What is a burn?

A burn occurs when body tissue is damaged by heat, flame, steam, sunlight, radiation, friction, chemicals or electricity. Immediate care of a burn can be lifesaving. A burn can range from being a first-degree, second-degree, or a third-degree burn.

What are the different types of burns and treatment?

  • First-degree burns- This type of burn is normally red, dry and does not have blisters. It usually impacts only the first layer of skin.
    • Treatment- Apply a cool compress or run cool or lukewarm water over the burn. Do not apply ice. Taking over-the-counter medications may help relieve pain. Seek medical attention if the pain is severe, blisters or drainage develop, or if the burn involves the face, is over a major joint of the body, or is larger than 3-4 inches in size.
  • Second-degree burns- This type of burn extends beyond the outer layer of skin can be very painful, red, and cause blistering.
    • Treatment- See a doctor if you have a second-degree burn, as the burn is at risk of becoming infected.  Immerse the burn in cool or lukewarm water or apply a cool compress for 10-15 minutes. Elevate the burned arm or leg if possible. Do not pop or drain a blister.
  • Third-degree burns- This type of burn causes loss of skin layers. It may look white, blackened, or charred. Sometimes the skin is dry and leathery. Damage extends to the deepest layers of skin and possibly the tissue beneath.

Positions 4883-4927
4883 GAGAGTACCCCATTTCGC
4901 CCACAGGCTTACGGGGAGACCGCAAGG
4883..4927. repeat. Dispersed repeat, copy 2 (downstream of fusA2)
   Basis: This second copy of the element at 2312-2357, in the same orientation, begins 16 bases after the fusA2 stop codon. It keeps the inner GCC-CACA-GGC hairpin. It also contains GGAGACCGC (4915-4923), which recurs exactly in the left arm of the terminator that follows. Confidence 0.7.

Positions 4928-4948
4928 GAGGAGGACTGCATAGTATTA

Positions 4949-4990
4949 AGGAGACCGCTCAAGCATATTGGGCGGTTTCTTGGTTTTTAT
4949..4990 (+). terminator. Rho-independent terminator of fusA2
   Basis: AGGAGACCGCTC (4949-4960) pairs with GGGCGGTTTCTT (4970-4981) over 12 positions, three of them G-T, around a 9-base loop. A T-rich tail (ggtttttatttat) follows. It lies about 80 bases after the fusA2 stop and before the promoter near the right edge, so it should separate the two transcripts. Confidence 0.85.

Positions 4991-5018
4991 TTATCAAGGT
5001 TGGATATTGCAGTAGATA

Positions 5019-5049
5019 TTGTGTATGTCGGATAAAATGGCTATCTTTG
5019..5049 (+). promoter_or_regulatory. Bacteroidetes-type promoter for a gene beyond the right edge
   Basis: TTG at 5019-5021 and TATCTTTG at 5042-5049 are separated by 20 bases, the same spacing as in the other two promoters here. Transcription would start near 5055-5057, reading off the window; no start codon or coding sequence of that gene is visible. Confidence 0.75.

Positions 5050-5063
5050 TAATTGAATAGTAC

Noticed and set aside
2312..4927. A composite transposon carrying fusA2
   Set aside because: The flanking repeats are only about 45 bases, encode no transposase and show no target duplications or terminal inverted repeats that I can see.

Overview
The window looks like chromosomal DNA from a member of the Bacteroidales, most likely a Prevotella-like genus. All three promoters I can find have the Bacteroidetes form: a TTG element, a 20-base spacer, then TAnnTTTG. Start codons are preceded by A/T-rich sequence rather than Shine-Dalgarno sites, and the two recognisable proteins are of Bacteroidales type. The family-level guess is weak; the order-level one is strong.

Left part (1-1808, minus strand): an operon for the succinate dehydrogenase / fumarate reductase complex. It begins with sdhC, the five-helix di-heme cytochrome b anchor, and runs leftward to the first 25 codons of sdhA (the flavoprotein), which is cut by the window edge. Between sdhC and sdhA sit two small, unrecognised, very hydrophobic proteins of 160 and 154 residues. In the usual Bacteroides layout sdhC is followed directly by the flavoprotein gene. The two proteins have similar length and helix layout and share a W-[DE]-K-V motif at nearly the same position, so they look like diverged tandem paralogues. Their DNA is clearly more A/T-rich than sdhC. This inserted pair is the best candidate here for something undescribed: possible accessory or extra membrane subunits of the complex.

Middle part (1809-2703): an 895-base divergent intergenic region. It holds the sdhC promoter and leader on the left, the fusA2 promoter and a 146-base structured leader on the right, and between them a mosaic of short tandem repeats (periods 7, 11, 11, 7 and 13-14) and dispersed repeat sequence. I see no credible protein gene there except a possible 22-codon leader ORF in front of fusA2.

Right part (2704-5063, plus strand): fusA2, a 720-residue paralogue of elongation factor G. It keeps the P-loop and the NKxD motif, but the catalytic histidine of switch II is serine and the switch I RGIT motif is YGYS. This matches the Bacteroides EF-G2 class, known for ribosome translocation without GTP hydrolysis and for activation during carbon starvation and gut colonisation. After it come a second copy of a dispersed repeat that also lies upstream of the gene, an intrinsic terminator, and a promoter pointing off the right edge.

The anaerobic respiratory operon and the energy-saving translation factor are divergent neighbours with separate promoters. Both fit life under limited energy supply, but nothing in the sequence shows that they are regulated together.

• Treatment- Seek immediate medical attention for this type of burn. Do not apply ointments or butter to the burn as it may cause infection. Cover the burn with a clean light cloth, but be very careful to prevent clothing or any foreign material from sticking to the burned area. Try to keep the person calm, warm and comfortable. Call 911 if the patient has any difficulties breathing or passes out.

Patient First treats many injuries at our urgent care centers including non-life threatening burns. You can visit any Patient First center from 8am to 8pm, any day of the week – no appointment is needed.